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Project HOME in the News

 

From CBS Philly

A dozen formerly homeless veterans celebrated Monday as they graduated from a special program designed to get them back into the workforce.

The ten men and two women graduated from the PECO/Exelon Veterans Training and Employment Program, a job skills and internship experience which leads to employment.

 

From Philly.com

The street sweeper arrived at 12th and Arch shortly after dawn.

With a broom and a wheeled dumpster, he swept around the sleeping forms on the sidewalk under the arches of the Convention Center. As commuters walked past and dozens on the sidewalk stirred awake, the street sweeper collected bottles and plastic wrappers and half-eaten food - all the detritus of a night on the streets.

 

From The Philadelphia Tribune:

City officials broke ground this week for the new Martin Luther King Older Adult Center on Cecil B. Moore Avenue in North Philadelphia. And it couldn’t have come a moment sooner for Edith Lollie.

 

From The Scranton Times-Tribune:

Like many graduation commencement speakers, Sister Mary Scullion urged the University of Scranton class of 2016 to go out and change their part of the world.

But the Philadelphia nun, named one of the world’s most influential people by TIME Magazine in 2009, speaks with great experience on that topic.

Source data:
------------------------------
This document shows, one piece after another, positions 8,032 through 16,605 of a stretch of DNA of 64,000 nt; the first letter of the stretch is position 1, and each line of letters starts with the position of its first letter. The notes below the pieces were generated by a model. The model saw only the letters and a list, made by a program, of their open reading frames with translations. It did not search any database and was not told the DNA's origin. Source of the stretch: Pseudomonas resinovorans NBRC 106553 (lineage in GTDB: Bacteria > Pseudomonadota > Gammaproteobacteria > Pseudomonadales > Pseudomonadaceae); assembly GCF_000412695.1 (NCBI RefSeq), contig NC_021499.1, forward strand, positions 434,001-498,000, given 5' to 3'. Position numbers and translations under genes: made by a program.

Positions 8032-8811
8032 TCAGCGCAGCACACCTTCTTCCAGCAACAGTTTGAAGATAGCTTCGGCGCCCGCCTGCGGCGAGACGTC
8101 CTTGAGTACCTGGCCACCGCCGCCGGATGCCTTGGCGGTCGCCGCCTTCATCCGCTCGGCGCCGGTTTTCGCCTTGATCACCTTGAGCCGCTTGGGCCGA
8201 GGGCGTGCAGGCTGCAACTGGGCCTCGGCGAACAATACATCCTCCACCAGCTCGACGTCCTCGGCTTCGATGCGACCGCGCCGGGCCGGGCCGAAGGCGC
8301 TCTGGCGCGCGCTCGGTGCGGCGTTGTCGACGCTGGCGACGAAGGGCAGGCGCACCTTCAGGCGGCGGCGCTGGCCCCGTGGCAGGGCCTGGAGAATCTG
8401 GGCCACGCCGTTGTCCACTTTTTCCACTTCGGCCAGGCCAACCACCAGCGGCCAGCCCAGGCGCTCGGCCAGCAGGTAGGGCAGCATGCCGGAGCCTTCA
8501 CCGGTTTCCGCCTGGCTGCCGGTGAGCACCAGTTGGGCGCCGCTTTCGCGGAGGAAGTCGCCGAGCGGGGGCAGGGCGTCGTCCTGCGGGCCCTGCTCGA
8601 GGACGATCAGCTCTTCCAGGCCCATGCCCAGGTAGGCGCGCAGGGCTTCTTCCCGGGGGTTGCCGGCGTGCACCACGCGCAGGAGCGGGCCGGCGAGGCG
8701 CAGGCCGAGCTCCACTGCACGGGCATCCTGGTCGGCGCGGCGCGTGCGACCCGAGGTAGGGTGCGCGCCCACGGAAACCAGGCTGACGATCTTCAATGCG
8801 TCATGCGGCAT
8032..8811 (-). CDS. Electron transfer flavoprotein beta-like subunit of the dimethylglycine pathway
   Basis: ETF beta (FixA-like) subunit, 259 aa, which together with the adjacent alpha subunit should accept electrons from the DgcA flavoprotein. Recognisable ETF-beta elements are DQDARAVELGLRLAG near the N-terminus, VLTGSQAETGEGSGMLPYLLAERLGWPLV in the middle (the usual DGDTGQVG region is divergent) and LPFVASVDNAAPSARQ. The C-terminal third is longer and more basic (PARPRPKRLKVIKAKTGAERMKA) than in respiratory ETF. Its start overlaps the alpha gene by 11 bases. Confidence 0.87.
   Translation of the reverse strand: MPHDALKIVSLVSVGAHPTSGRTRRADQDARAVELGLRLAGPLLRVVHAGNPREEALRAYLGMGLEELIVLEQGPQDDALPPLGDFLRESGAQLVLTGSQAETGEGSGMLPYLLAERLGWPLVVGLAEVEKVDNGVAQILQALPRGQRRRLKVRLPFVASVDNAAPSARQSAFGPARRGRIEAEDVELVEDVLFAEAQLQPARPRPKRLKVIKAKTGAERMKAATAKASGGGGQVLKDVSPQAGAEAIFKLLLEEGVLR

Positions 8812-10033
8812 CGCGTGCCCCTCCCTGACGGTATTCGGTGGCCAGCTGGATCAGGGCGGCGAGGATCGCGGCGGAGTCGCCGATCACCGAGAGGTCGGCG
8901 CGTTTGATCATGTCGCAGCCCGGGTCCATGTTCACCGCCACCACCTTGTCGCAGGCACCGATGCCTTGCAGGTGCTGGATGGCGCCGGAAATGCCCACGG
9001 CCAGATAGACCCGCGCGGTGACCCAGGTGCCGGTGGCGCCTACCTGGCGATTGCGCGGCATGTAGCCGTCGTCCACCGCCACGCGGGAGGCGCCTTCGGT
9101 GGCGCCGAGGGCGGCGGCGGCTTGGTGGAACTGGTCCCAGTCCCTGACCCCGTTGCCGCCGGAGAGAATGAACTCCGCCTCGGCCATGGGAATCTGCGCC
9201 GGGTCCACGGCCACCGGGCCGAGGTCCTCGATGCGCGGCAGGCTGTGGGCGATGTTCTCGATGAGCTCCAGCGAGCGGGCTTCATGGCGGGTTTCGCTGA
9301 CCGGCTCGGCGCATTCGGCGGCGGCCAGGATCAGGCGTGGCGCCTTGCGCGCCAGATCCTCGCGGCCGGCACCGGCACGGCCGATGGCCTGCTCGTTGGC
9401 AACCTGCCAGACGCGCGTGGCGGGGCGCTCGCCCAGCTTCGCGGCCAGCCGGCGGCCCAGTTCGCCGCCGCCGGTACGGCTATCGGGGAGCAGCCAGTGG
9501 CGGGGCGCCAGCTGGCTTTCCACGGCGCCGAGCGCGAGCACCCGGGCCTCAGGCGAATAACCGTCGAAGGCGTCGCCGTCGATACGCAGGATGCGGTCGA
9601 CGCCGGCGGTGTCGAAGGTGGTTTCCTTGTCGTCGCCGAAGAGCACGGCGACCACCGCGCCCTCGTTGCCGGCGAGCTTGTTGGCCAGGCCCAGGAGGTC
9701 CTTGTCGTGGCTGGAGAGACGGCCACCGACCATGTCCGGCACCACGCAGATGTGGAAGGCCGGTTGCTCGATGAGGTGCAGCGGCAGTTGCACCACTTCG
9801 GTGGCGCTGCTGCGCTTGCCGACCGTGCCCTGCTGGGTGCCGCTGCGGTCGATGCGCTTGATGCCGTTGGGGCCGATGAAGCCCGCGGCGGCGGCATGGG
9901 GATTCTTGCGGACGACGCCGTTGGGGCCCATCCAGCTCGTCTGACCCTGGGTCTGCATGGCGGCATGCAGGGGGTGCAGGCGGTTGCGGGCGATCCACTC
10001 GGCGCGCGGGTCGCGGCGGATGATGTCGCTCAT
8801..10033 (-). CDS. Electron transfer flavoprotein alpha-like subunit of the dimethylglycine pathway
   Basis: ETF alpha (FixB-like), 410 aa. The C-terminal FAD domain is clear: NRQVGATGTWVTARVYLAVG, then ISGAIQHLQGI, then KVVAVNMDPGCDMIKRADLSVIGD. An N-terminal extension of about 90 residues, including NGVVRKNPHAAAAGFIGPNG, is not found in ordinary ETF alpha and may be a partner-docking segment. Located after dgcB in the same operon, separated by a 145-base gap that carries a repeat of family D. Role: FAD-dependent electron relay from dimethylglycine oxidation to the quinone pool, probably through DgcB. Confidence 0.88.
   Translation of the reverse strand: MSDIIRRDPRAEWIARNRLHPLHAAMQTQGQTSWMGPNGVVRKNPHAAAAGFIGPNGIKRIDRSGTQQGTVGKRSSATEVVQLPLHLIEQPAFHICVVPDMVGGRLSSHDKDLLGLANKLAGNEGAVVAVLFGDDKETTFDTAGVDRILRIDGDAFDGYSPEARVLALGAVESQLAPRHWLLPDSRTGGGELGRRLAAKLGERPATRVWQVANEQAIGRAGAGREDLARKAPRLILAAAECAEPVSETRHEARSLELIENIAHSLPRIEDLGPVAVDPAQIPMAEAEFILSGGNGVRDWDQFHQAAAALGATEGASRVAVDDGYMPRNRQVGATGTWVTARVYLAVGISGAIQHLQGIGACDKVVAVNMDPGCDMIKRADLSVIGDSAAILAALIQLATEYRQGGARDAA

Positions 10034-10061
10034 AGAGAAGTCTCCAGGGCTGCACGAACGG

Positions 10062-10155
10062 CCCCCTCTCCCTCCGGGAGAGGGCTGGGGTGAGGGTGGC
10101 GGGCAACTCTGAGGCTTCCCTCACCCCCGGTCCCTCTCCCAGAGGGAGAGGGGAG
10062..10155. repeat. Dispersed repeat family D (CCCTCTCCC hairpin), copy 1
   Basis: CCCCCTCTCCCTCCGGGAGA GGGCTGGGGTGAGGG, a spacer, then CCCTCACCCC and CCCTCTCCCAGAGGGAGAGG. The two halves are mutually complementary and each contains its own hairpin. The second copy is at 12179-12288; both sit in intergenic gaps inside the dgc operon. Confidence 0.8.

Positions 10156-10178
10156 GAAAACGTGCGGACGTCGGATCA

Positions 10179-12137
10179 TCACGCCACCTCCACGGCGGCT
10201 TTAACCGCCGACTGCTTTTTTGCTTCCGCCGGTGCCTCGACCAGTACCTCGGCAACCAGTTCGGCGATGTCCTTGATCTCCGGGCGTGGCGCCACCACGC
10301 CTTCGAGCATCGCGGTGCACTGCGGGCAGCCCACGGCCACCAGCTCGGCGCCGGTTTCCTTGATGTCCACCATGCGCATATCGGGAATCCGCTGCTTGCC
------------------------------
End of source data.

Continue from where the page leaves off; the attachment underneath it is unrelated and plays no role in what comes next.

From the Philadelphia Inquirer

The homeless outreach teams arrived at Rittenhouse Square just before the morning rush hour. They had come to check in on familiar faces, park regulars who have refused to come inside for years - or even decades.

 

From Newsworks

The city of Philadelphia is tweaking its approach to homeless outreach as workers now focus on specific areas — and help those in need with individualized services.

The new approach comes in the wake of increased complaint calls about homeless people and panhandlers in Center City. Some of those complaints pertain to new homeless gathering spots.

 

From PhillyVoice

On Monday morning, a man named James stood at 12th and Market streets in front of the city's Hard Rock Cafe, quietly humming along with "Rapper's Delight" as it played through the restaurant's sound system.

James, dressed in a torn, stained polo shirt and dirty jeans, had been out here all morning when members of one of the city's new homeless outreach teams stopped to chat.

 

From the Los Angeles Times

One of my heroes in this field is Sister Mary Scullion of the Sisters of Mercy in Philadelphia. As a pioneering advocate, she coaxed mentally ill people off the streets and into therapy, housing and jobs back in the 1980s, and she now runs a recovery empire.

 

From the Philadelphia Gay News

Joseph Hill-Coles was born to a drug-addicted mother in Philadelphia and entered the foster-care system at the age of 3. Although he was adopted by a single mother when he was 10, he said he was an angry kid. He got kicked out of several schools before being arrested at 17.

“When I got out, it was all about survival,” Hill-Coles said. “I house-hopped until I wore out my welcome.”

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